United Nations: The United Nations Security Council will hold a closed session Thursday to discuss the COVID-19 pandemic, the first time the powerful UN organ is holding a meeting on coronavirus that has killed more than 74,000 people and infected over 1.3 million globally.
Council President for the month of April, the Dominican Republic, said it has formally scheduled a closed video-teleconferencing (VTC) “regarding the impact of COVID-19 on the issues that fall under the UNSC mandate”.
UN Secretary-General Antonio Guterres will participate in the session on Thursday afternoon as a briefer. It remains to be seen whether any press statement on the COVID-19 situation is issued after the meeting.
Last week, Special Envoy from Dominican Republic to UN Ambassador Jose Singer and President of Security Council for April said that a Council meeting on the coronavirus situation had been requested by five or six ambassadors and the Dominican Republic was working to schedule the discussion.
The Dominican Republic assumed the rotating presidency of the 15-nation Council for the month of April, taking the baton from permanent and veto-welding member China.
When asked by PTI if any resolution on COVID-19 is excepted when the Council meets to discuss the issue, Singer had said last week “we have not discussed the issue of a resolution… We are first expecting to hold that meeting, and then we’ll see how events play out”.
In the four months since the outbreak originated in China, efforts to discuss the coronavirus situation in the Security Council have stalled mainly due to the bitter stalemate between Washington and Beijing.
The Council’s two veto-wielding permanent members are divided over the origin of the pandemic.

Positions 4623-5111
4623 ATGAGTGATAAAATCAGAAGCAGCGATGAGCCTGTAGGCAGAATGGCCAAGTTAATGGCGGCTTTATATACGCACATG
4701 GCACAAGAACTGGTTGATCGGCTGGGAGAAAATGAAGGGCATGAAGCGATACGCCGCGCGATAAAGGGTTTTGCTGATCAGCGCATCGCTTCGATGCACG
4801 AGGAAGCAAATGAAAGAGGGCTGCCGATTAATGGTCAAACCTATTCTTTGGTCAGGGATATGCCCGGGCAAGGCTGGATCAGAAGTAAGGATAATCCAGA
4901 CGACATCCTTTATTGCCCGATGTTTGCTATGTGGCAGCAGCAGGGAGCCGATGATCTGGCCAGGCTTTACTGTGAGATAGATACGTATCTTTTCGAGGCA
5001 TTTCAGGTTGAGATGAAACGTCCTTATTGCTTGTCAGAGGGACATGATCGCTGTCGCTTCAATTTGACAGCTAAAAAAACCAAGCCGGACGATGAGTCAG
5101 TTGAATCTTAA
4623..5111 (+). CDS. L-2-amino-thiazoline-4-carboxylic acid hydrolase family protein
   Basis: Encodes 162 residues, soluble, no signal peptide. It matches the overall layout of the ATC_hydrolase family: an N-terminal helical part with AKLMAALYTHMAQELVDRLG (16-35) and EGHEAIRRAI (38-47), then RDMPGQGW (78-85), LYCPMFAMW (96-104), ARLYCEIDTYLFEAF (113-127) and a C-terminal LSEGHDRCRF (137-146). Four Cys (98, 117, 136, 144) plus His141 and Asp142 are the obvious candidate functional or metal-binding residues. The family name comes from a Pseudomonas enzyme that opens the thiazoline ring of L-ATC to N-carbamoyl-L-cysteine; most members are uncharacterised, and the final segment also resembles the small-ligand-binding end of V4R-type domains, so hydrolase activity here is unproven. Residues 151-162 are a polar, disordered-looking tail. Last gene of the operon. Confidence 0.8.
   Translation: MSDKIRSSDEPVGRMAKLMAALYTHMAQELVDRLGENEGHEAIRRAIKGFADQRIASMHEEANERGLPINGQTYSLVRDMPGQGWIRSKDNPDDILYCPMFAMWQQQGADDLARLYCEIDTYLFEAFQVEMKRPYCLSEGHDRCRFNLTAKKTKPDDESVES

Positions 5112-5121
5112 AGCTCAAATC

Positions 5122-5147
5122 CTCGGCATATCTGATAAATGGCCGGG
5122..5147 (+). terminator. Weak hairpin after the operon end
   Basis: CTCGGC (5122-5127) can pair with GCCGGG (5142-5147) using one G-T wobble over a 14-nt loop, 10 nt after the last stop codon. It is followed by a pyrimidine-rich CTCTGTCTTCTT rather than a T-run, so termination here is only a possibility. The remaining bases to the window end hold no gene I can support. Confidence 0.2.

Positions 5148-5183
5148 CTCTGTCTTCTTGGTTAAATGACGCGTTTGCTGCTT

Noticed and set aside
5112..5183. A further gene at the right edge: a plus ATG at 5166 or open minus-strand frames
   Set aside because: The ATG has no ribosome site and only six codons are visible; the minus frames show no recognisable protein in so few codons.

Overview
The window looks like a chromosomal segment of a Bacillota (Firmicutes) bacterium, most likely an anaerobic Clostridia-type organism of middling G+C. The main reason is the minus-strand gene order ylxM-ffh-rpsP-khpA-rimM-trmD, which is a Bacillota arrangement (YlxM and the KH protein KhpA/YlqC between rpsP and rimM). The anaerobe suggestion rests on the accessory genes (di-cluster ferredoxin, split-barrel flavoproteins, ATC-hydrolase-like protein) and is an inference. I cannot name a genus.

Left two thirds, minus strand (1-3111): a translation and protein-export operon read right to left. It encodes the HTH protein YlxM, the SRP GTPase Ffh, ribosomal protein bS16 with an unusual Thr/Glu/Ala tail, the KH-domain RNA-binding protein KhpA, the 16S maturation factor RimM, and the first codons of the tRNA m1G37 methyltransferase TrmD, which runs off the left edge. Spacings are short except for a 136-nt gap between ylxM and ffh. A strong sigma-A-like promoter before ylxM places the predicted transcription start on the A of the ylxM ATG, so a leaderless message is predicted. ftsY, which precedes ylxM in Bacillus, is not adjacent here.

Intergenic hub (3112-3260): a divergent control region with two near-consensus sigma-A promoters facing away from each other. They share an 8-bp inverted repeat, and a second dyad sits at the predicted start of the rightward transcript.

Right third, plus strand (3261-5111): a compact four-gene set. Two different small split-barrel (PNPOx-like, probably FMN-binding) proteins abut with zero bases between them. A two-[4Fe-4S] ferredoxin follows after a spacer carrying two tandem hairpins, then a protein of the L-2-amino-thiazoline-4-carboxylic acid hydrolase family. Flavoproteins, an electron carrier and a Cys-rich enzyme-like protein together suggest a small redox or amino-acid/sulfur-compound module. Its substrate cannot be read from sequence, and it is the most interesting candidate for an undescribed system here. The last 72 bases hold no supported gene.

An NBC News report had said that talks among Security Council nations over a joint declaration or resolution on coronavirus remain in stalemate over Washington’s insistence that such a resolution should explicitly state that the virus originated in Wuhan, China, as well as exactly when it started there.
Beijing’s diplomats “are enraged” at this and even want to put their own language into the statement praising China’s efforts to contain the virus.
Last week, the 193-member UN General Assembly unanimously adopted a resolution, co-sponsored by 188 nations including India, on COVID-19, calling for intensified international cooperation to defeat the pandemic and stressing that racism and xenophobia have no place in the response to the pandemic.
The resolution titled ‘Global solidarity to fight the coronavirus disease 2019 (COVID-19)’ was the first such document on the global pandemic to be adopted by the world organisation.
Even as confirmed coronavirus cases across the the world grew exponentially, the Council under the presidency of China last month did not hold any discussions on the pandemic.
China’s Ambassador to the UN Zhang Jun, as he took over the presidency of the Council in March, was asked whether China plans to discuss the coronavirus emergency. He had said there is no need to panic over the coronavirus epidemic and Beijing does not plan to discuss the situation in the Council during its presidency, even adding that the world is not far from the defeat of COVID-19 “with the coming of spring”.
He added that the issue of coronavirus falls within the concept of global public health while the Security Council’s primary responsibility is dealing with the geo-political security and peace matters.
“So, the public health security issue is not in the scope of the mandate of the Security Council in a narrow concept. But what we do think is important is that the Security Council will also watch the situation very closely. At this moment, we do not have any plan to have a specific discussion on this issue,” Zhang had said.
According to estimates by the Johns Hopkins University, there are over 1.34 million confirmed coronavirus cases across the world and over 74,000 people have died of it. The US has the highest number of COVID-19 cases in the world at 364,723, followed by Spain (136,675), Italy (132,547), Germany (102,453). More than 10,000 people have died in the US because of COVID-19.